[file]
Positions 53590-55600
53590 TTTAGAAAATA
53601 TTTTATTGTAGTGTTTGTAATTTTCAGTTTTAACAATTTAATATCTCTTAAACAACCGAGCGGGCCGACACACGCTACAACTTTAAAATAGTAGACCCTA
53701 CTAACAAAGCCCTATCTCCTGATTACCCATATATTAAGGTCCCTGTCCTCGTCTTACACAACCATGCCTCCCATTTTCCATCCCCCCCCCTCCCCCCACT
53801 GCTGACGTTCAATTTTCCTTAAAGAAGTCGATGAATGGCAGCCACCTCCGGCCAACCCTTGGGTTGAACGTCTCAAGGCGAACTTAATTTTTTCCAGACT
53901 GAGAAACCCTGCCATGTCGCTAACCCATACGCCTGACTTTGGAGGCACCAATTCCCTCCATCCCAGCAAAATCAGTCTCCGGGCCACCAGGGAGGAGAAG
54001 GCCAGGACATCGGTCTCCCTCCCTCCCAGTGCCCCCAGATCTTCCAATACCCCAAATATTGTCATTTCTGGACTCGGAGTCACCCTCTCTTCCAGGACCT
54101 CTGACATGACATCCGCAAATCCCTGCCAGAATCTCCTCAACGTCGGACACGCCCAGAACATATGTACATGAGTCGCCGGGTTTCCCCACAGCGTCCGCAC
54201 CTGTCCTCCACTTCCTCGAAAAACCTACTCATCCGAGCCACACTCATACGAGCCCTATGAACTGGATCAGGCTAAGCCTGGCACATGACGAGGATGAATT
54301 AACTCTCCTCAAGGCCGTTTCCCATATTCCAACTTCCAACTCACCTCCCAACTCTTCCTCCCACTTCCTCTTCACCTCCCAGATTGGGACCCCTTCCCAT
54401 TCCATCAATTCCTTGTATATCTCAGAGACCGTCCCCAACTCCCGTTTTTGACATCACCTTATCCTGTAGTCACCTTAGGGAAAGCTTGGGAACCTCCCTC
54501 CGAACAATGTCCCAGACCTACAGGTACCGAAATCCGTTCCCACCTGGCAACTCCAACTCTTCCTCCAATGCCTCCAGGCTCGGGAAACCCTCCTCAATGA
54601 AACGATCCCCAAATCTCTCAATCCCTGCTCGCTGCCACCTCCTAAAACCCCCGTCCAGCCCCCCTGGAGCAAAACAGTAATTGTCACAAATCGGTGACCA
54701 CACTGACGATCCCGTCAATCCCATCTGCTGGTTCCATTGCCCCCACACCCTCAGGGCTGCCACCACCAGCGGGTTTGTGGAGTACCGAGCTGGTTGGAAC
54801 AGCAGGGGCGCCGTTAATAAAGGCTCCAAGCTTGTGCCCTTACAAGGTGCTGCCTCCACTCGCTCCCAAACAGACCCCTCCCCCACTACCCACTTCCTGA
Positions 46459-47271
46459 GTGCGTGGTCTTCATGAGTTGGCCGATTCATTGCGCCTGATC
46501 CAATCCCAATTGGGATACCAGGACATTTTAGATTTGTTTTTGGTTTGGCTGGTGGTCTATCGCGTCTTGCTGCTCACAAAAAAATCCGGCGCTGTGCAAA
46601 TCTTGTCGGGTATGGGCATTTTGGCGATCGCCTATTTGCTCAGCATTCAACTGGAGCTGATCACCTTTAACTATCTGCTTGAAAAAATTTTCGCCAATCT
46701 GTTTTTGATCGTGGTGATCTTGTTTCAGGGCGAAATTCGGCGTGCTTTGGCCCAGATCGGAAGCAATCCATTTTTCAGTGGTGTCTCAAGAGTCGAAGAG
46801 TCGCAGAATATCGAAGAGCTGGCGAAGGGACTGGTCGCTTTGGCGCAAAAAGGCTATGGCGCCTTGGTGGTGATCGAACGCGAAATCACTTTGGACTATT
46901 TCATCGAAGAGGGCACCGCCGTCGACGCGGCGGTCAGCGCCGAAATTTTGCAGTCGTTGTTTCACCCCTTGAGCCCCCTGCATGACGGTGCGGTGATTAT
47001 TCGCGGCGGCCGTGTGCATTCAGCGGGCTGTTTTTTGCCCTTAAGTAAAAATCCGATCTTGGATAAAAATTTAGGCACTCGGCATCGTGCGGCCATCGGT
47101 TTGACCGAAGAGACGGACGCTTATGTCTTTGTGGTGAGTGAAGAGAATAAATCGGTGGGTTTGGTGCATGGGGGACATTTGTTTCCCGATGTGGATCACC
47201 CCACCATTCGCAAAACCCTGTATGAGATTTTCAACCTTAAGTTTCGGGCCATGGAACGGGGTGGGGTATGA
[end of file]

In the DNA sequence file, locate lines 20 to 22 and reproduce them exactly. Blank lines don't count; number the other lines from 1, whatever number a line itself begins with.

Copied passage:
46701 GTTTTTGATCGTGGTGATCTTGTTTCAGGGCGAAATTCGGCGTGCTTTGGCCCAGATCGGAAGCAATCCATTTTTCAGTGGTGTCTCAAGAGTCGAAGAG
46801 TCGCAGAATATCGAAGAGCTGGCGAAGGGACTGGTCGCTTTGGCGCAAAAAGGCTATGGCGCCTTGGTGGTGATCGAACGCGAAATCACTTTGGACTATT
46901 TCATCGAAGAGGGCACCGCCGTCGACGCGGCGGTCAGCGCCGAAATTTTGCAGTCGTTGTTTCACCCCTTGAGCCCCCTGCATGACGGTGCGGTGATTAT